DOUGLAS SQUIRREL PYROGRAPHY ARTWORK wood burning
Todd and I were camping up in the Olympic National Park last fall as I wanted to get some pictures of elk during the mating season. Unfortunately the elk were extremely camera shy, so we didn’t get any worthwhile photos. During one of our numerous hikes, we spotted this Douglas squirrel eating the nuts from pine cones. He was very calm and only left his perch to retrieve another pine cone before returning. We took several photos and I used one of them to create this artwork. In this blog I will discuss the creation of the Douglas Squirrel pyrography artwork.
I had this piece of two-tone basswood sitting in my pile waiting for a project.
I was sorting through the photos from the camping trip and this picture of the Douglas squirrel stood out to me. What I liked about the photo was the assorted textures and the orange of his belly fur.
Digging through my boards, I found the two-tone board and figured I could use it for the squirrel. I transferred the image to the board and started burning in some of the trace lines.
I didn’t burn in many of the traces lines as I was debating how I wanted to handle some of the items like the wood bark and the bushy tail.
I burned in some of the lines around the face and then switched to my favorite pen tip, Colwood’s Tight Round J shader, and began burning in around the eye area.
I know I’ve mentioned before that the eye and face of the subject are the most important part when doing animals and people. That’s because the face is almost always the first thing we look at. If the face is wrong, then the artwork just made a bad impression.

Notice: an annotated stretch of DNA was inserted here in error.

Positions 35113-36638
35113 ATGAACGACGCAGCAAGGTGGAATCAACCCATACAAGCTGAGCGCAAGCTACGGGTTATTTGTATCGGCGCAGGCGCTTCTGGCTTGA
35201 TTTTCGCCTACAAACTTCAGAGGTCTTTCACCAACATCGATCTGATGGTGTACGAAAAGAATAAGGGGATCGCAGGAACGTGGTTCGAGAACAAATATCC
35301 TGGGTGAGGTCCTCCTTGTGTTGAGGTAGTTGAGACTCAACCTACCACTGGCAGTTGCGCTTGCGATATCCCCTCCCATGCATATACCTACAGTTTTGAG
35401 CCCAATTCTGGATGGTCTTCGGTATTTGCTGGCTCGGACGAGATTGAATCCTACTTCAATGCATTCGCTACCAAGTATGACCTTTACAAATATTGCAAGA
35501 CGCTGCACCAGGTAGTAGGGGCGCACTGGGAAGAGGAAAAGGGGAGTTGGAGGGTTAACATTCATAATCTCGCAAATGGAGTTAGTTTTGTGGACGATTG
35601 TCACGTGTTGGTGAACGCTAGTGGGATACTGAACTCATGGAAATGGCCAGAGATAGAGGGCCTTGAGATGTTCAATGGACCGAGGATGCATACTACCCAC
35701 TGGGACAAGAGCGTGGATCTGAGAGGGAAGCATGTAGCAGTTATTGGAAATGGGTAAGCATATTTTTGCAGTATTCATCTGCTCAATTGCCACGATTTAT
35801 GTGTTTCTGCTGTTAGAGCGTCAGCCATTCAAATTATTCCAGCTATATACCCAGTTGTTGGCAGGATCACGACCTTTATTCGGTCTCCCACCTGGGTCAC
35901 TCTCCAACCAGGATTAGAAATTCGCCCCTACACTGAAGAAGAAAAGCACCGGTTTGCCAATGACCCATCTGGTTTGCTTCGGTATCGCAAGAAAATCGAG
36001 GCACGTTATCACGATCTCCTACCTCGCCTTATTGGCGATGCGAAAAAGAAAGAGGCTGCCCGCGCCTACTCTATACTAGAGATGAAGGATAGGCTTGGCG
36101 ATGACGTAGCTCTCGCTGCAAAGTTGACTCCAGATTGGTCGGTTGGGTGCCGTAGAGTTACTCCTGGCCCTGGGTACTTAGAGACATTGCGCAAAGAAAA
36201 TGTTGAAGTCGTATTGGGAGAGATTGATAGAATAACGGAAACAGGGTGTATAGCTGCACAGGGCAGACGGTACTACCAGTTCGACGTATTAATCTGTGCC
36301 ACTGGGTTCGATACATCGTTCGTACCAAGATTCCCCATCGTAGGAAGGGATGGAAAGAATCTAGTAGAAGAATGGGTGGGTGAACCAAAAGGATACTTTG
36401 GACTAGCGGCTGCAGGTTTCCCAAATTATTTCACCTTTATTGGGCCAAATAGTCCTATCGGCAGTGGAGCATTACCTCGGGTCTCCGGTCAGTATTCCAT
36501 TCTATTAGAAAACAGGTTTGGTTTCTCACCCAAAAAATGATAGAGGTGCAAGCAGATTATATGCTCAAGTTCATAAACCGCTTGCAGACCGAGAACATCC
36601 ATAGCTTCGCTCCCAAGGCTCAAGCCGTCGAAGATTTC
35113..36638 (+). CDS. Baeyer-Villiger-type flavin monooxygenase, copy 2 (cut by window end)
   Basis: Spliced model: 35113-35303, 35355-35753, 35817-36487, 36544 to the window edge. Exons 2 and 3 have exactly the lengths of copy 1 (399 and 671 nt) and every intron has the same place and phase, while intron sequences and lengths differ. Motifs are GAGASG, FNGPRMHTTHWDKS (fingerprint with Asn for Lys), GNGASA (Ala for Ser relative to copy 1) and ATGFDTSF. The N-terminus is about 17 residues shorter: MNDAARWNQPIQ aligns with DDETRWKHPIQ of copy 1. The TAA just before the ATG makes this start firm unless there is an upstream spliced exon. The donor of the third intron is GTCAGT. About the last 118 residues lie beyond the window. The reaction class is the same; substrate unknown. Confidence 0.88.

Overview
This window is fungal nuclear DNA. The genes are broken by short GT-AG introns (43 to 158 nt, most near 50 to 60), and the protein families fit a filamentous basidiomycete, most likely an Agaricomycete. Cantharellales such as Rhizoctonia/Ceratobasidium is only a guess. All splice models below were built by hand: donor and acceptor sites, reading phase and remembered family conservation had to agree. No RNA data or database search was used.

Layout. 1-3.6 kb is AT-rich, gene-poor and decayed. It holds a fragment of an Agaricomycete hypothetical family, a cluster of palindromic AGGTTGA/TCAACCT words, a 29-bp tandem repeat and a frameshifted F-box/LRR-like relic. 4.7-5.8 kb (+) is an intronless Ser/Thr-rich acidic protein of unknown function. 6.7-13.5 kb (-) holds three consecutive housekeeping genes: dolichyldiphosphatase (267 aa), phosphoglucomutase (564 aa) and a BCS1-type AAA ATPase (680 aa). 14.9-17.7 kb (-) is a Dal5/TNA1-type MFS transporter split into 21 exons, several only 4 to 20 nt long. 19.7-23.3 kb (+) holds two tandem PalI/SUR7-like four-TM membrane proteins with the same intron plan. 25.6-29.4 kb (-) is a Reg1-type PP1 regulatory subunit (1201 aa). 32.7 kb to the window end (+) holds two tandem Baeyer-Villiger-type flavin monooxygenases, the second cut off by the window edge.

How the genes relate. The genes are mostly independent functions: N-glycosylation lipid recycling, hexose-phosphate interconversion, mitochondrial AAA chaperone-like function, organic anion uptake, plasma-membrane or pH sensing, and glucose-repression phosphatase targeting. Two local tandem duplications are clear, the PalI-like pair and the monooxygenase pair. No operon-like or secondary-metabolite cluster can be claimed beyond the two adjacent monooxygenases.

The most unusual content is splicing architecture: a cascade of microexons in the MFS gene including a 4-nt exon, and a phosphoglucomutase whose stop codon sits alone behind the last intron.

I burned in the squirrel’s fur using the zigzag burn method. This method is exactly like it sounds. I literally burn zigzag lines. I only burn a few at a time and then move to a different spot and burn a few more.
Zigzags produce excellent short fur texture and the process is pretty quick to do. I stipulate that it is perfect for short fur as the burn method doesn’t work near as well on medium length fur. On long fur it doesn’t work at all.
Generally speaking, I burn in features or the distinguishing marks first.
Doing this helps me compare my artwork to the reference photo; it’s sort of like having a map with landmarks to navigate by. The more features, or landmarks, I burn in the easier it becomes to navigate or compare with the reference photo.
One of the most important things about burning in fur is to burn the strokes in the fur growth direction.
When I’m creating fur, I consult the reference photo regularly to make sure I’m burning the strokes in the correct direction.
To darken an area is just a matter of burning more zigzags over the existing ones.
In fact, before I’m done with the artwork, I will have burned a minimum of two layers of zigzags over ALL of the fur. It’s not uncommon that I burn four layers of fur before I think it looks right.
I really think that multiple layers give wonderful tonal depth and amazingly realistic results.
The reason for this is that additional layers will never be burned exactly the same. Or, put another way, I’m not darkening up the same zigzag lines. Instead the new zigzags intersect and overlap different lines.
Another thing that can be done is to slow down your hand speed. This will produce a much darker burn result.
Zooming in on the band I’m burning, you’ll see that there is a lot of tonal variation. I had already burned two layers of fur, and with this third layer I slowed down my hand speed and got a much darker burn. Since I’m using a zigzag stroke, some of the underlying color peeks through.
In this photo I’m started to burn in along the edges of boundaries of the paler fur. I was very unsure on how dark to burn the belly fur, so I didn’t do much burning in this area yet.